What is Swedish-style leadership or how Sweden has managed to produce the largest number of major corporations per head of population?
MERIT Summit Speaker Anders Richtnér, Associate Professor and CEO of Stockholm School of Economics, gives his views based on his extensive experience from both an academic and a commercial perspective.
The Lexin Swedish-English dictionary defines lagom as "enough, sufficient, adequate, just right". Lagom is also widely translated as "in moderation", "in balance", "perfect-simple", and "suitable" (in matter of amounts). Whereas words like sufficient and average suggest some degree of abstinence, scarcity, or failure, lagom carries the connotation of appropriateness, although not necessarily perfection." (Dufour, F. (2017) Exploring the Possibilities for the Emergence of a Single and Global Native Language, p199)
1. Trust keeps pace with global developments
A typical feature of Sweden’s trademark leadership style is trust, a factor that is becoming increasingly critical even in organisations with a hierarchical culture.
It used to be that, as a manager, you would have a fairly good overview of your own company, your competitors and the society in which you operated. With today’s fast pace of development, which is also so much more diverse, you don’t have a chance of keeping up as an individual. You are basically forced to rely on other people.
2. Curiosity drives innovation
In a small, export-dependent nation like Sweden, companies have had to go out into the world, understand the needs of others and learn from other people’s successes. Many have also been quick to come back and translate what they have learned into practical action. This not only shows courage but also indicates an entrepreneurial and creative spirit.
It is not just the larger corporations that have enjoyed international success – a general sense of curiosity about foreign trends can also be found in smaller domestic players. There is a tradition of looking outwards in every kind of business and organisation. Municipalities go on study visits and make contacts all over the world, Swedish schools are twinned with schools in other countries. When you are constantly absorbing external influences, you begin to question your own habitual patterns of behaviour – which is crucial for continuously moving forward and developing.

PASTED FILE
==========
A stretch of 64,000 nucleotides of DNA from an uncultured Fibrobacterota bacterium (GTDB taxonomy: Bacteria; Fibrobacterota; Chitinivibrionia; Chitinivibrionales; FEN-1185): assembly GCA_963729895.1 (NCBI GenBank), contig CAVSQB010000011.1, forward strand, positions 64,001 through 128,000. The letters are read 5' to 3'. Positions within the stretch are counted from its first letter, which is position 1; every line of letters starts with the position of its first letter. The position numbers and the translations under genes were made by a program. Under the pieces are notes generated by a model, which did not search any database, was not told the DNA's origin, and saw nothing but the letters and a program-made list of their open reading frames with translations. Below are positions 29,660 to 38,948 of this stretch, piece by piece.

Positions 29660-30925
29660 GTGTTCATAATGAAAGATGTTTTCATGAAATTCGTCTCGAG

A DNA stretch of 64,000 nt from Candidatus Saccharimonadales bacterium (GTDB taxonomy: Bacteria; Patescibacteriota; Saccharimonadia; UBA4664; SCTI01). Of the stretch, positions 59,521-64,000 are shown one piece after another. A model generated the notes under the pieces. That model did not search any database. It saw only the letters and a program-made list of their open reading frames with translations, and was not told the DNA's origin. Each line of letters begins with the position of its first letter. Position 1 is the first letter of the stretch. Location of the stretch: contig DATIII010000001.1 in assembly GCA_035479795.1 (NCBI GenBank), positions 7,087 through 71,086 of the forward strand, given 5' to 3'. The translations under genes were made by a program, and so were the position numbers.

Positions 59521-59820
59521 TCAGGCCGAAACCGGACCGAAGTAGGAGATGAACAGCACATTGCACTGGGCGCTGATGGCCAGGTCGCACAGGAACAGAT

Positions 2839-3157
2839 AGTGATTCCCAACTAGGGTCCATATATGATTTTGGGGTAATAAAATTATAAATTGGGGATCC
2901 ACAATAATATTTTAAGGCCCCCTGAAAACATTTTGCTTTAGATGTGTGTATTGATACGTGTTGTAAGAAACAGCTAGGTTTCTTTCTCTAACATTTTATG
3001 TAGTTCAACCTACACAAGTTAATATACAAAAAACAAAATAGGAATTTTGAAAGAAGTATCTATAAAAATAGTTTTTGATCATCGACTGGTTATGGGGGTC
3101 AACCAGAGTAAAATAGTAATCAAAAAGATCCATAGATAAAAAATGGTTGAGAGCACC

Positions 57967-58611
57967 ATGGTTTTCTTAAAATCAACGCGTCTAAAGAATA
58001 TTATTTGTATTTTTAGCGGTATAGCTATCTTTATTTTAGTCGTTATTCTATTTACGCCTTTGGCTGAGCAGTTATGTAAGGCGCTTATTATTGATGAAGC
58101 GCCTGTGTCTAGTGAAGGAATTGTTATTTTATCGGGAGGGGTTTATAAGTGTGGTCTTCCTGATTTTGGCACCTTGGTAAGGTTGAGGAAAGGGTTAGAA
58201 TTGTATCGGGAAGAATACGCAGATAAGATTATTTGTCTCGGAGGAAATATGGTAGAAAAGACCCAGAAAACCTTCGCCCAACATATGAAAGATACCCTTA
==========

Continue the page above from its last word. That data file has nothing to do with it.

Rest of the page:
3. Inclusion makes decisions more effective
We are good at getting others on board with our decisions; it is part of our cultural heritage. The other side of the coin is that the process can be slow sometimes. But while getting everyone on board can be inefficient, the decision paths are short in the flat organisations that have such a strong presence among Swedish employers. So in the end, decentralisation leads to a decision-making process that in many ways is actually quite effective.
The companies that do well are past masters at getting employees on board and placing decision-making a long way out in the organisation, so they avoid drawn-out internal processes. Those who are closest to the customers know best what those customers need.
4. Sustainability creates long-term companies
The Swedish model involves understanding business on quite a broad front and not just being fixated on the financials. Our focus is on ensuring that managers and leaders are skilled and well-versed in all three aspects of General Management: business, management and leadership.
Lasting success depends on sustainable leadership. To some extent, it comes down to what sort of person you are and whether you are authentic in your role. Do you listen to other people? Do you make time for your co-workers? Do you set clear demands and clear objectives? It is things like this that create sustainability.
5. Ideas and openness keep the ball rolling
Swedish companies subject themselves to a great deal of self-criticism and foster a climate of listening. This is closely linked to a constant drawing on ideas from other countries. Many successful companies also have a very multicultural base, which is another driver of development within the organisation.
So “Swedish” leadership is a culturally embedded concept relating to factors such as openness, lack of hierarchy, informality and a permissive climate.
Leadership is largely about improving day by day in small steps, never standing still, and constantly topping up knowledge levels. The key is to make it ingrained and automatic, just like when you brush your teeth each morning. Similarly, you can seek out new ideas or new inspiration on a daily basis. If you do things slightly differently each day, it will eventually become a habit, and that will force you to develop.
This article was kindly provided by Anders Richtnér, Associate Professor and CEO of Stockholm School of Economics (Sweden) Executive Education. You can hear Anders present a case study of a Design Innovation Programme co-created with of Northers Europe’s Leading Financial Institutions on 17 January 2019 at the MERIT Summit Vienna.